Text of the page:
Apple Store Workers Vote to Go on Strike in Maryland

Apple Store

Apple Store workers in Towson, Maryland, who were the first among the tech giant’s retail employees to unionize, achieved another milestone by voting late Saturday in favor of authorizing a strike.

The International Association of Machinists and Aerospace Workers Coalition of Organized Retail Employees (IAM CORE), the union representing the workers, emphasized in a news release that the vote “underscores the frustrations among workers regarding unresolved workplace issues.”

Employees at the store in Towson, situated in a Baltimore suburb, have been engaged in contract negotiations with Apple management since last year, addressing various concerns such as the store’s “unpredictable” scheduling practices and wages that don’t “align with the area’s cost of living.”

“This vote today is the first step in demonstrating our solidarity and sends a clear message to Apple,” said members of the union’s negotiating committee on Saturday.

“The passage of the strike sanction vote highlights IAM CORE’s unwavering commitment to advocating for the rights and well-being of workers in the face of challenges.”

Apple Store

In response, Apple stated that it will “engage with the union representing our team in Towson respectfully and in good faith.”

“At Apple we work hard to provide an excellent experience for our retail team members and empower them to deliver exceptional service for our customers,” an Apple spokeswoman said. “We deeply value our team members, and we’re proud to provide them with industry-leading compensation and exceptional benefits.”

The union at the Towson store has not disclosed the date for a potential strike. Meanwhile, another unionization vote at a store failed over the weekend.

Apple employees at the Mall at Short Hills store in New Jersey voted against unionizing on Saturday. The union, known as the Communications Workers of America, accused Apple of engaging in illegal union-busting activity and attributed the defeat to Apple’s tactics.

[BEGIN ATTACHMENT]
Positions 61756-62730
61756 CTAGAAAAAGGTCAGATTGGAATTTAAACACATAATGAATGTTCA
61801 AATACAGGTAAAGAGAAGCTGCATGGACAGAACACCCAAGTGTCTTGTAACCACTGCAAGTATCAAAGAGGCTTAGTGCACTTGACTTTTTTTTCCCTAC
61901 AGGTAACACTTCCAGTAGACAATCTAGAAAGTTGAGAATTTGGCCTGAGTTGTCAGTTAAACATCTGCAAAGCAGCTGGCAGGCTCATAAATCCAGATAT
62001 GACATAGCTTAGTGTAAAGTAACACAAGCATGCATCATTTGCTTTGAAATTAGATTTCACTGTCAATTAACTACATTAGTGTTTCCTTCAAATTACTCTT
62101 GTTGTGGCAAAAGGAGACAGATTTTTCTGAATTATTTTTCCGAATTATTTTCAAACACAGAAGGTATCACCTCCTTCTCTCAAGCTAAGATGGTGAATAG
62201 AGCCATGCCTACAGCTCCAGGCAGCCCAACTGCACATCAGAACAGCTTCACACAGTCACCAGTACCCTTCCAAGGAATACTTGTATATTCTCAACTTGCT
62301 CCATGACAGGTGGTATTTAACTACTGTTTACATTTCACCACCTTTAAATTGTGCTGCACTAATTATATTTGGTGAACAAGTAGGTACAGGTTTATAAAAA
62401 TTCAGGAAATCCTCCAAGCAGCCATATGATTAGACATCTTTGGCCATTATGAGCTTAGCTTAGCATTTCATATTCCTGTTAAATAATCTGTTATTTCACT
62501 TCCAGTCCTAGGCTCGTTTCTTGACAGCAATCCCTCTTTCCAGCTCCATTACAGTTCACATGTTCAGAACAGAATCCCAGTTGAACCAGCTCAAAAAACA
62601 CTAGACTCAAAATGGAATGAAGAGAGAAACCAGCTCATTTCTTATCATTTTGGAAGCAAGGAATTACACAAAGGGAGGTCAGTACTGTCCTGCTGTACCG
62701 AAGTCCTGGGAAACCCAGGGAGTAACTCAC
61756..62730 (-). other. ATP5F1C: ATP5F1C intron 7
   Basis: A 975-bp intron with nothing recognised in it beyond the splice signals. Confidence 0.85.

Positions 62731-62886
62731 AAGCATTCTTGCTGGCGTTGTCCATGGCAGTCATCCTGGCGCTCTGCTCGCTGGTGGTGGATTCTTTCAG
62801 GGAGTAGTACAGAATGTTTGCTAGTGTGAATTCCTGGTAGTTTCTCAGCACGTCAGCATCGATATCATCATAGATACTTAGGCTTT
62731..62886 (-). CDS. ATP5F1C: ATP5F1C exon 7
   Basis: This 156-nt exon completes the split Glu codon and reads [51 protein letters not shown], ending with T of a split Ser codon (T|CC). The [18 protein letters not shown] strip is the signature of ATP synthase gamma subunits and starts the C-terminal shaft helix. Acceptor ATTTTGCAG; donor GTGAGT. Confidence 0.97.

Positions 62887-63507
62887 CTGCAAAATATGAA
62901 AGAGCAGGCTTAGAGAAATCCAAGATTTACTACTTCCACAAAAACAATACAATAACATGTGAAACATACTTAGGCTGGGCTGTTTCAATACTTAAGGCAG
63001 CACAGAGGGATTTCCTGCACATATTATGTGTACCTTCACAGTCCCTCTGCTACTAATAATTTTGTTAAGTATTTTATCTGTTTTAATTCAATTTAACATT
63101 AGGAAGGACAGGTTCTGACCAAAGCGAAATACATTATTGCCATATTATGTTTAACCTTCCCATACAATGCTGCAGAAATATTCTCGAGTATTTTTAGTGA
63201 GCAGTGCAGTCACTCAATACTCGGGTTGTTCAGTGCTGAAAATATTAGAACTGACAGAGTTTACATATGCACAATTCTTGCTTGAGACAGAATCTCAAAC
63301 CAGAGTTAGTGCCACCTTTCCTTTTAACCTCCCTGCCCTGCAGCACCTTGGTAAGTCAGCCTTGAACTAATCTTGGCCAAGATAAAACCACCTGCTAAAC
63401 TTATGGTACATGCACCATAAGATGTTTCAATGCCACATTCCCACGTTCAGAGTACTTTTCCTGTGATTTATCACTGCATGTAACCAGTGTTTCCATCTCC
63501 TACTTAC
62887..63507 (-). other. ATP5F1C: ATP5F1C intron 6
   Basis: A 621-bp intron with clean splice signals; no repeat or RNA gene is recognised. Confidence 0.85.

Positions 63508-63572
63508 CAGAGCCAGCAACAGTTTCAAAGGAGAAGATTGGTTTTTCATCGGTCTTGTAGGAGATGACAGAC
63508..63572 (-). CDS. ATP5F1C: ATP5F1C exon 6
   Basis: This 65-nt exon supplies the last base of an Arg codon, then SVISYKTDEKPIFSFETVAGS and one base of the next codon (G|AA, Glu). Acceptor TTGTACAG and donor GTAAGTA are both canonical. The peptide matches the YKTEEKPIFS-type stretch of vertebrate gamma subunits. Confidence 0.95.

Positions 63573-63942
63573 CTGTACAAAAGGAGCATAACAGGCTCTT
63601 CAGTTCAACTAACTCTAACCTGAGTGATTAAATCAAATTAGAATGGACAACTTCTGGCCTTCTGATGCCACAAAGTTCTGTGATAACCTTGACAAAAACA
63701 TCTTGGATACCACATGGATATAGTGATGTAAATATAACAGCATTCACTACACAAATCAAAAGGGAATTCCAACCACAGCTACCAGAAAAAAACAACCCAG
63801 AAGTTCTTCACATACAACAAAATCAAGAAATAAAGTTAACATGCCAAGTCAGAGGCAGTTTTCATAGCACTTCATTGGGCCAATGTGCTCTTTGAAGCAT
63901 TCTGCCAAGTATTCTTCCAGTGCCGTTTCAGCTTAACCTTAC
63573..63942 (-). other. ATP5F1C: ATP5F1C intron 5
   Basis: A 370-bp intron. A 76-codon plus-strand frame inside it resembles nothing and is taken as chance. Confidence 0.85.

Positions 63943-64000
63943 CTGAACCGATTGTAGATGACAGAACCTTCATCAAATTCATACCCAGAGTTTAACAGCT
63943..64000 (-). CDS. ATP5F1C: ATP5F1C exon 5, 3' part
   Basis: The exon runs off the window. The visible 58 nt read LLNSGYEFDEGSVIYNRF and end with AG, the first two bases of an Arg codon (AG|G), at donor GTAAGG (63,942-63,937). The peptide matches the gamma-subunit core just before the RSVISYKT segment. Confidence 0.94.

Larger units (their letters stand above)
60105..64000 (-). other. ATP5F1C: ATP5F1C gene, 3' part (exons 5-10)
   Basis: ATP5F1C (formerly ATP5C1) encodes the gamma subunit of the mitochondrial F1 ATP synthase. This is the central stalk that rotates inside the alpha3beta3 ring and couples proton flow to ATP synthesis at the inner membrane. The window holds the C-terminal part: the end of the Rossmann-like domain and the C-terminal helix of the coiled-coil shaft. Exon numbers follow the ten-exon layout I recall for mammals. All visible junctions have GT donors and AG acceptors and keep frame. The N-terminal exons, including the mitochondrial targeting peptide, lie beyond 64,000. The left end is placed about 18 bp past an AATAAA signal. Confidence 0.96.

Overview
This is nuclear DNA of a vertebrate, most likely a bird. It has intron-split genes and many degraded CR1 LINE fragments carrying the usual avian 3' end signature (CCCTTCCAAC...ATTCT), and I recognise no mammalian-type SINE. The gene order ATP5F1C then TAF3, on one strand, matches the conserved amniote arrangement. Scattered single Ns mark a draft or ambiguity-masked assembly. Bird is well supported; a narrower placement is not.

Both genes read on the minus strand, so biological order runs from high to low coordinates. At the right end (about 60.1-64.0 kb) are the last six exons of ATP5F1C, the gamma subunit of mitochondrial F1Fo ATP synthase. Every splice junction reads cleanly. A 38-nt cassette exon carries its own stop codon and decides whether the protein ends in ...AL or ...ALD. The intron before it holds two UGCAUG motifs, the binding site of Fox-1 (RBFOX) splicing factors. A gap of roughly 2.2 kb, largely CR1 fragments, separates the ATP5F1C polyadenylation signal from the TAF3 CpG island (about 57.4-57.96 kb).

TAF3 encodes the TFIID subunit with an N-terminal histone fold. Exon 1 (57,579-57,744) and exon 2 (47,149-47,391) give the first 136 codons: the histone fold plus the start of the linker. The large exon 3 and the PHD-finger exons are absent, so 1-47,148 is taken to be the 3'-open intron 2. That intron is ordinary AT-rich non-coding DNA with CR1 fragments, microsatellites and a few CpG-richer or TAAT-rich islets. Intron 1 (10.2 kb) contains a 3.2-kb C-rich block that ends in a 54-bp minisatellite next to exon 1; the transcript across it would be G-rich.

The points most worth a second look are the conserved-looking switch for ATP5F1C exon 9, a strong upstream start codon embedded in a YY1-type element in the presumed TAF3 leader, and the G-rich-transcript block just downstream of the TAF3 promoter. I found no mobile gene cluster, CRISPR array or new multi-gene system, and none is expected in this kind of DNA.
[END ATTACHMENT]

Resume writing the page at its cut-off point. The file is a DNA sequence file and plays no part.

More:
“Instead of leaving the decision up to the workers themselves, the company turned to its usual anti-union playbook to influence the results of the election,” CWA said

Apple Store

Labor issues have been a focal point for Apple and its retail stores, adding to the company’s challenges, including regulatory scrutiny in Washington, sluggish sales in China, and a controversial iPad ad.

Last week, the National Labor Relations Board upheld a decision alleging union-busting tactics by Apple in New York City.

The labor unrest at Apple retail stores mirrors the organizing efforts seen at other influential companies in the United States, like Starbucks and Amazon.

As Apple ascended to become the world’s first $3 trillion company, the tight labor market resulting from the COVID-19 pandemic highlighted labor conditions and inequalities faced by workers in stores and warehouses.

“It speaks to a growing frustration among workers and also a contagion in labor activity, which is when one group of workers stands up and inspires others,” said Kate Bronfenbrenner, the director of Labor Education Research at Cornell’s School of Industrial and Labor Relations.

Mason Williams
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